$80 - $50 $50

= Mark-on percentage

= 60%

Incorrect Feedback Selling price - Manufacturing costs Manufacturing costs

$80 - $50 $50

= Mark-on percentage

= 60% Add Question Here

Question 47

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Question Arnold Furniture Company produced 4,000 chairs in July. The manufacturing costs were: Direct materials Direct labor Factory overhead Selling expense Administrative expense The cost per tent is: Answer

Correct Feedback

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$25,000 11,000 12,000 5,000 6,000

$14.75. $12.00. $9.00. $6.25. Direct materials Direct labor Factory overhead Total manufacturing costs

$25,000 11,000 12,000 $48,000

$48,000 / 4,000 units = $12.00 cost per unit Direct materials $25,000 Direct labor 11,000 Factory overhead 12,000 Total manufacturing costs $48,000 $48,000 / 4,000 units = $12.00 cost per unit Add Question Here

Question 48

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Question Mountain Company produced 20,000 blankets in June to be sold during the holiday season. The manufacturing costs were: Direct materials Direct labor Factory overhead

$125,000 55,000 60,000

Management has decided that the mark-on percentage necessary to cover the product’s share of selling and administrative expenses and to earn a satisfactory profit is 30%. The selling price per blanket should be: Answer $12.00. $15.60. $23.60. $31.20. Correct Feedback

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Direct materials Direct labor Factory overhead Total manufacturing costs

$125,000 55,000 60,000 $240,000

$240,000 / 20,000 units = $12.00 cost per unit $12.00 x 30% = $3.60 + $12.00 = $15.60 Direct materials $125,000 Direct labor 55,000 Factory overhead 60,000 Total manufacturing costs $240,000 $240,000 / 20,000 units = $12.00 cost per unit $12.00 x 30% = $3.60 + $12.00 = $15.60 Add Question Here

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Question 49

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Question The statement of costs of goods manufactured shows: Answer Office supplies used in accounting office. Deprecation of factory building. Salary of sales manager. Rent paid on finished goods warehouse. Correct Feedback Incorrect Feedback

The depreciation of the factory building is a cost necessary to manufacture goods. The office supplies, sales manager’s salary and warehouse rent are marketing and administrative costs and would not be included in the Statement of Cost of Goods Manufactured. The depreciation of the factory building is a cost necessary to manufacture goods. The office supplies, sales manager’s salary and warehouse rent are marketing and administrative costs and would not be included in the Statement of Cost of Goods Manufactured. Add Question Here

Question 50

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Question Selected data concerning the past fiscal year's operations (000's omitted) of the Stanley Manufacturing Company are presented below:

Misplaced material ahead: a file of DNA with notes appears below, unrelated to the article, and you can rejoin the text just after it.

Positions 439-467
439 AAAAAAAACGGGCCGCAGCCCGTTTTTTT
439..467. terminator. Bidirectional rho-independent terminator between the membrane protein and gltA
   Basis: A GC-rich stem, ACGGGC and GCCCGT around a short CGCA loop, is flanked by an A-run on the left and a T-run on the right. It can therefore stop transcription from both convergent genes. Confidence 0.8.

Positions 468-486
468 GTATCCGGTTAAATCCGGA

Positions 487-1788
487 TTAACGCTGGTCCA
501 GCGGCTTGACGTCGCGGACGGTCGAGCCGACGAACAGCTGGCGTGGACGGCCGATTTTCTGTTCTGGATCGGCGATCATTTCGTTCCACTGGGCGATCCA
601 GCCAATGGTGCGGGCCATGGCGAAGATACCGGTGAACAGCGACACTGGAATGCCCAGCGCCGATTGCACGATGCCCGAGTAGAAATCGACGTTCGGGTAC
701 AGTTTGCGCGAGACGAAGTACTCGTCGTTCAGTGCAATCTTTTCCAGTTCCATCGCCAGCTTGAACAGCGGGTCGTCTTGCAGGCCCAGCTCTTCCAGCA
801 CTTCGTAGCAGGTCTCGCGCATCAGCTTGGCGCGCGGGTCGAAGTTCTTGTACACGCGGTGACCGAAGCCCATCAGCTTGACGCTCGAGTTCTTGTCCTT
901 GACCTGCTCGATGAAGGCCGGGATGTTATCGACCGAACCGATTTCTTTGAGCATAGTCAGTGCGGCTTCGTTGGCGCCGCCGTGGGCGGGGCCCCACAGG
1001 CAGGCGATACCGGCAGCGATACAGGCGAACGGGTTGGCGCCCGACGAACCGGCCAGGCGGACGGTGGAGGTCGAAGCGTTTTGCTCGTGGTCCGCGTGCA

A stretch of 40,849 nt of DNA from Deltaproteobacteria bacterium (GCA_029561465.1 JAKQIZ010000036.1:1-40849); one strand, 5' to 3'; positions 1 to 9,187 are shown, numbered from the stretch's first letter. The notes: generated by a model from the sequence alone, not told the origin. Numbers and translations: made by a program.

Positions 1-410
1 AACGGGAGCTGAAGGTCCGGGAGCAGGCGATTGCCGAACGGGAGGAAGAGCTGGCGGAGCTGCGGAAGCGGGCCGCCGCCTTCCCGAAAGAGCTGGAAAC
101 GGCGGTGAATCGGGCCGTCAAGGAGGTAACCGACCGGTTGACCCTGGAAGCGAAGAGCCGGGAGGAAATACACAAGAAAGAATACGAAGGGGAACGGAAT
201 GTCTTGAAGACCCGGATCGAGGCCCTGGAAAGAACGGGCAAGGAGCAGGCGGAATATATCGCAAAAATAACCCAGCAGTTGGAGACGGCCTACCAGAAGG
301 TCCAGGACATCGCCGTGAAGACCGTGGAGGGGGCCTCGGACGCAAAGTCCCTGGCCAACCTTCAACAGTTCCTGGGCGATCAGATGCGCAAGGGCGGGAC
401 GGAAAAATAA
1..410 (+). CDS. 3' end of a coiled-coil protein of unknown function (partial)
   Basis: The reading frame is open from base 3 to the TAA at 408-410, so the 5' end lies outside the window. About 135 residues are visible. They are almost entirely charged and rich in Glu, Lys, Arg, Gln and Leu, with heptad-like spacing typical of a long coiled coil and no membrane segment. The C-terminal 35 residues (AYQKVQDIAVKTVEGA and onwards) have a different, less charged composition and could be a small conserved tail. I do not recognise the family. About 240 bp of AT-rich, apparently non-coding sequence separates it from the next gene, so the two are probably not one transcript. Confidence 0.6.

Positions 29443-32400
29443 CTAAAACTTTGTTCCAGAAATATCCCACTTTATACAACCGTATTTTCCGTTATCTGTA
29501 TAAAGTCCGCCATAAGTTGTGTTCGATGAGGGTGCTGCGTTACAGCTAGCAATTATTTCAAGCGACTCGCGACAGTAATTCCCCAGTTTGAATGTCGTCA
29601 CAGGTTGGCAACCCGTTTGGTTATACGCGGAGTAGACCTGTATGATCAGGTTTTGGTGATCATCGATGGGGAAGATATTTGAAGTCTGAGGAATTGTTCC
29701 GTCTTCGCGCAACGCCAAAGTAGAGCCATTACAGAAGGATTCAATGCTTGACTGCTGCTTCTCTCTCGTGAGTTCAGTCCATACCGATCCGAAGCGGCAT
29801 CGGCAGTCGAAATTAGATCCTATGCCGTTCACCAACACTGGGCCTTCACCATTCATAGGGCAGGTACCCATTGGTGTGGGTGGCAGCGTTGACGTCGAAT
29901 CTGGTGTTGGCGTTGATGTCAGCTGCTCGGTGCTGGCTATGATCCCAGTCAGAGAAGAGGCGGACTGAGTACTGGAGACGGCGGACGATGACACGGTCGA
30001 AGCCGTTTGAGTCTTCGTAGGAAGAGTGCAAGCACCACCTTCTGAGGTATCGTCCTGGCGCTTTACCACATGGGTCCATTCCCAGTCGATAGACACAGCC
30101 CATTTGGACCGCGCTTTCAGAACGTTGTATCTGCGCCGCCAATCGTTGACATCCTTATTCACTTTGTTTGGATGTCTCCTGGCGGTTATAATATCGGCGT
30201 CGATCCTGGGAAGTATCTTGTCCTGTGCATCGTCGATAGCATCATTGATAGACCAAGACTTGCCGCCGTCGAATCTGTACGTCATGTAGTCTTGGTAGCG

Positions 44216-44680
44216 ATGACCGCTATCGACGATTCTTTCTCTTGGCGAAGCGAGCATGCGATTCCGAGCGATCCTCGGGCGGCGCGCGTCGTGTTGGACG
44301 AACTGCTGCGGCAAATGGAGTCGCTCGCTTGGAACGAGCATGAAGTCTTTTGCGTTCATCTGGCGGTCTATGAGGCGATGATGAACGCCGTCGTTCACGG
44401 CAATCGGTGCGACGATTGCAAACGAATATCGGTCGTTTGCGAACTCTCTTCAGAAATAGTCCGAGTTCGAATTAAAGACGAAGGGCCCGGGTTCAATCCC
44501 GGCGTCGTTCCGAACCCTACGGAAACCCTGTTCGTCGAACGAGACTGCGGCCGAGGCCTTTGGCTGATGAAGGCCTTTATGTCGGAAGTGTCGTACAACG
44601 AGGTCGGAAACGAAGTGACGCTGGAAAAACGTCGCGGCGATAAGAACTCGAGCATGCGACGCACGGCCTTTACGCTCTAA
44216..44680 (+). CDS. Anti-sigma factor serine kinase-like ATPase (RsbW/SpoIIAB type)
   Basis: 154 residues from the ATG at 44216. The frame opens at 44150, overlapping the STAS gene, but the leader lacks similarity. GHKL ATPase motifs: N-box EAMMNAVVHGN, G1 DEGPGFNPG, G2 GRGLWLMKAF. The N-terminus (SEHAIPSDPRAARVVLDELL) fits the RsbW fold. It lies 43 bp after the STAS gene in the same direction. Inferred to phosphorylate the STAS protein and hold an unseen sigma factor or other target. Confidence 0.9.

Materials Work in process Finished goods Other data: Direct materials used Total manufacturing costs charged to production during materials, direct labor, and factory overhead)

INVENTORIES Beginning Ending $ 90 $ 85 50 65 100 90 $365 the year (includes direct 680 765 250

Cost of goods available for sale Selling and general expenses Assuming Stanley does not use indirect materials, the cost of materials purchased during the year amounted to: Answer $455. $450. $365. $360. Correct Feedback

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Materials purchased added to Materials inventory at the beginning of the month results in the materials available for use. During the year, the materials are used or they remain in the Materials inventory at the end of the year, so the total of materials used and ending Materials inventory is also the total of the amount of materials available. Therefore, the equation can be rearranged to compute the materials purchases as follows: Direct materials used $365 Add ending inventory of materials 85 Materials available during the year $450 Less beginning inventory of materials 90 Purchases of materials during the year $360 Materials purchased added to Materials inventory at the beginning of the month results in the materials available for use. During the year, the materials are used or they remain in the Materials inventory at the end of the year, so the total of materials used and ending Materials inventory is also the total of the amount of materials available. Therefore, the equation can be rearranged to compute the materials purchases as follows: Direct materials used Add ending inventory of materials Materials available during the year Less beginning inventory of materials Purchases of materials during the year